‘I wrote Micah (NSPP 2019 winning poem) for an entire night’ – Ogugua Micah Okoye | PIN Literary Interviews

Ogugua Michah Okoye, a student of Enugu State University of Science and Technology, won the fourth edition of the Nigerian Students Poetry Prize with his poem titled ‘Micah’. He is interviewed by Semilore Kilaso, who asks him questions related to penning the winning poem, his sojourn as a poet, Nigerian poetry and Poets in Nigeria (PIN).


Okoye Micah Ogugua, a Nigerian poet and writer, is an undergraduate at the Enugu State University of Science and Technology. His works have been published in various poetry journals and magazines. He also emerged winner of the 2019 Nigerian Students Poetry Prize. He is a fan of Pablo Neruda and Niyi Osundare. Micah is also a lover of sports, hyperrealism art amongst other things.


  1. It is a pleasure having you on this session of PIN Literary Interview, Ogugua Micah Okoye winner of the fourth edition, Nigerian Students Poetry Prize. Can we please meet you?

My name is Okoye Micah Ogugua. I am final year student of Enugu State University of Science and Technology. Applied Biochemistry to be precise. I am an indigene of Awka South LGA Anambra State.

  1. What prompted you to enter for NSPP and why did you choose to submit the exact poem Micah that eventually won the prize in 2019?

I had made the top 10 the previous year. And I felt I could win. I wasn’t certain, but I just knew my work could go the distance.

  1. If you are asked to hazard why your poem won, what would you say?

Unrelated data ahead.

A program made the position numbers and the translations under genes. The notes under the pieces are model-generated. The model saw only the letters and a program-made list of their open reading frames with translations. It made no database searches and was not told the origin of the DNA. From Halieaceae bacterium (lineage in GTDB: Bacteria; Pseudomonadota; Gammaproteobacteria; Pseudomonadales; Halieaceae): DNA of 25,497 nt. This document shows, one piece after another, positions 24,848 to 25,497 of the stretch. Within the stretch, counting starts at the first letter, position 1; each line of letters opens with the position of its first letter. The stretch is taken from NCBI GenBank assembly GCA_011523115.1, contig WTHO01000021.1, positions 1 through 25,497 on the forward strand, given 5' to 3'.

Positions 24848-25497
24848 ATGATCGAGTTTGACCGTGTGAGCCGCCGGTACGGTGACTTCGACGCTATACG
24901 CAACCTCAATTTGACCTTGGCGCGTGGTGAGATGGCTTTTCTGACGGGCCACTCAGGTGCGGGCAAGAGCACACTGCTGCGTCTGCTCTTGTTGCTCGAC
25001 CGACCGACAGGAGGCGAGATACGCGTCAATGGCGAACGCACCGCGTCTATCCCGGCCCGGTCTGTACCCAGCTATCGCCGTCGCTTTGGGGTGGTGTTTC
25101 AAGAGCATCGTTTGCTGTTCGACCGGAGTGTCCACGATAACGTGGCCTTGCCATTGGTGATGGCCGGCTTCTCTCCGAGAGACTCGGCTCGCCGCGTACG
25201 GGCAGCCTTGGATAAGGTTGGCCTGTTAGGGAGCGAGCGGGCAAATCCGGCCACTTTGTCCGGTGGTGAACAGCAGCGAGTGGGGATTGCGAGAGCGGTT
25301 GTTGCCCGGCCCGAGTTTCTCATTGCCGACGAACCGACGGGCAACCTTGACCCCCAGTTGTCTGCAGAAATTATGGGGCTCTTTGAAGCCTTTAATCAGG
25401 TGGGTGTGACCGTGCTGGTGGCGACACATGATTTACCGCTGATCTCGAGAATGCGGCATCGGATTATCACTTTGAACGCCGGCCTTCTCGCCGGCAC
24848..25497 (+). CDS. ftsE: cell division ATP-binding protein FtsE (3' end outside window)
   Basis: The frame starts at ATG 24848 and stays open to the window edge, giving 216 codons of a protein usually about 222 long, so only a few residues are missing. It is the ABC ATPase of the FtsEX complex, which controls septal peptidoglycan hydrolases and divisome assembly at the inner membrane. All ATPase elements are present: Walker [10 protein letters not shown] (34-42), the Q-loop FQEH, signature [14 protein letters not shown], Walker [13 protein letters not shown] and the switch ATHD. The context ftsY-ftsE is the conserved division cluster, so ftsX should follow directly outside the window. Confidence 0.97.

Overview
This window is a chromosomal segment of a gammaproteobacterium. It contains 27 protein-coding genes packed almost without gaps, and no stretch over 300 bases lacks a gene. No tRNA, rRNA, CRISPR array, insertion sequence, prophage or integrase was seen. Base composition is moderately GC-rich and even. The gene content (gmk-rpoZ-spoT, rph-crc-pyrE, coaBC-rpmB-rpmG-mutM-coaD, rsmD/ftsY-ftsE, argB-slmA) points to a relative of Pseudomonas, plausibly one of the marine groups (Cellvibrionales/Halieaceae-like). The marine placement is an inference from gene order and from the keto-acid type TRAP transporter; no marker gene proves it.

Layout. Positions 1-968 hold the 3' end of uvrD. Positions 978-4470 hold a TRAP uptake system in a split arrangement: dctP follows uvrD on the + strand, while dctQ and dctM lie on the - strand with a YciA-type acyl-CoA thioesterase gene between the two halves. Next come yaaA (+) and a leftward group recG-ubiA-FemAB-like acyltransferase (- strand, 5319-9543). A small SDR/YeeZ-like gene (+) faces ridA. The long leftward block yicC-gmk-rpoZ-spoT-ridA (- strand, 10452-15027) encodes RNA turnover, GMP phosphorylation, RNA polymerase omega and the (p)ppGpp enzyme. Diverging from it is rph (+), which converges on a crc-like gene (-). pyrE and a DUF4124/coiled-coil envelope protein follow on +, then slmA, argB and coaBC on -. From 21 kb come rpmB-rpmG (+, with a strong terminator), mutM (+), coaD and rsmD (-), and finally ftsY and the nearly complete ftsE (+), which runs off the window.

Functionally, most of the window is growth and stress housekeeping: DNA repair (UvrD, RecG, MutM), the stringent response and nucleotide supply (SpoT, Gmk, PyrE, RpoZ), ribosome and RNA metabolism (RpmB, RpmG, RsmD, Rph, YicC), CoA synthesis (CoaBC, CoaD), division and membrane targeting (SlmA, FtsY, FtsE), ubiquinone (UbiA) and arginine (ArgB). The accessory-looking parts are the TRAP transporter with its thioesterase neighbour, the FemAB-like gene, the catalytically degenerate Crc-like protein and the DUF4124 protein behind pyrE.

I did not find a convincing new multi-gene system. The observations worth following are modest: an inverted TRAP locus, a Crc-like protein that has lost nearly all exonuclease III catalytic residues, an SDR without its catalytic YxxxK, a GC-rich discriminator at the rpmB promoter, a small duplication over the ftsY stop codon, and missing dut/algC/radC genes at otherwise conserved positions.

I must say that the top 100 poems for 2019 were really exceptional. They were top-notch. If you have read the top 100 poems you will notice that my entry and that of the top three entrants took on a unique theme. I guess our works spoke to the judges. And there’s the God-factor. Grace conquered.

  1. How long did it take to write the winning poem? What was the writing process like?

I wrote it for an entire night. I did a few retouching days after. But the concrete body that made up the poem was written in one very long night. I had lines in my head for sometime. I spent the night penning them down. They were two poems initially but I kind of merged them to make one piece.

  1. Do you agree that competitions are important and healthy in the creative space? 

Yeah, I do. I mean for every competition I enter, I am forced to push the pen as far as they can, forcing me to get better at my craft. And the feeling that comes with making a shortlist or even winning a competition is very fulfilling. The only downside with competitions is the value most writers attach to them. You could see authors getting depressed or going each day, thinking they are not good enough because their works got rejected. Forgetting that your entry not winning doesn’t mean it wasn’t good. Sometimes it doesn’t speak to the judge. Or maybe they were better entrants. Winning competitions might be a dream but what should really matter to young writers is getting better at their craft. Excellence at competitions should just be a bonus and not the goal itself.

  1. What opportunities did winning the Nigerian Students Poetry Prize (NSPP) bring you to?

So many. I have had the opportunity of meeting the most amazing set of people; both in and outside of poetry. I have had the pleasure of sharing ideas with renowned academics in the literary scene. It has also given me a wider audience to peddle my craft. And the book title Micah has helped to blot my name from obscurity.

  1. Other than the Nigerian Students Poetry Prize (NSPP), have you ever entered for any poetry contest organised by Poets in Nigeria Initiative?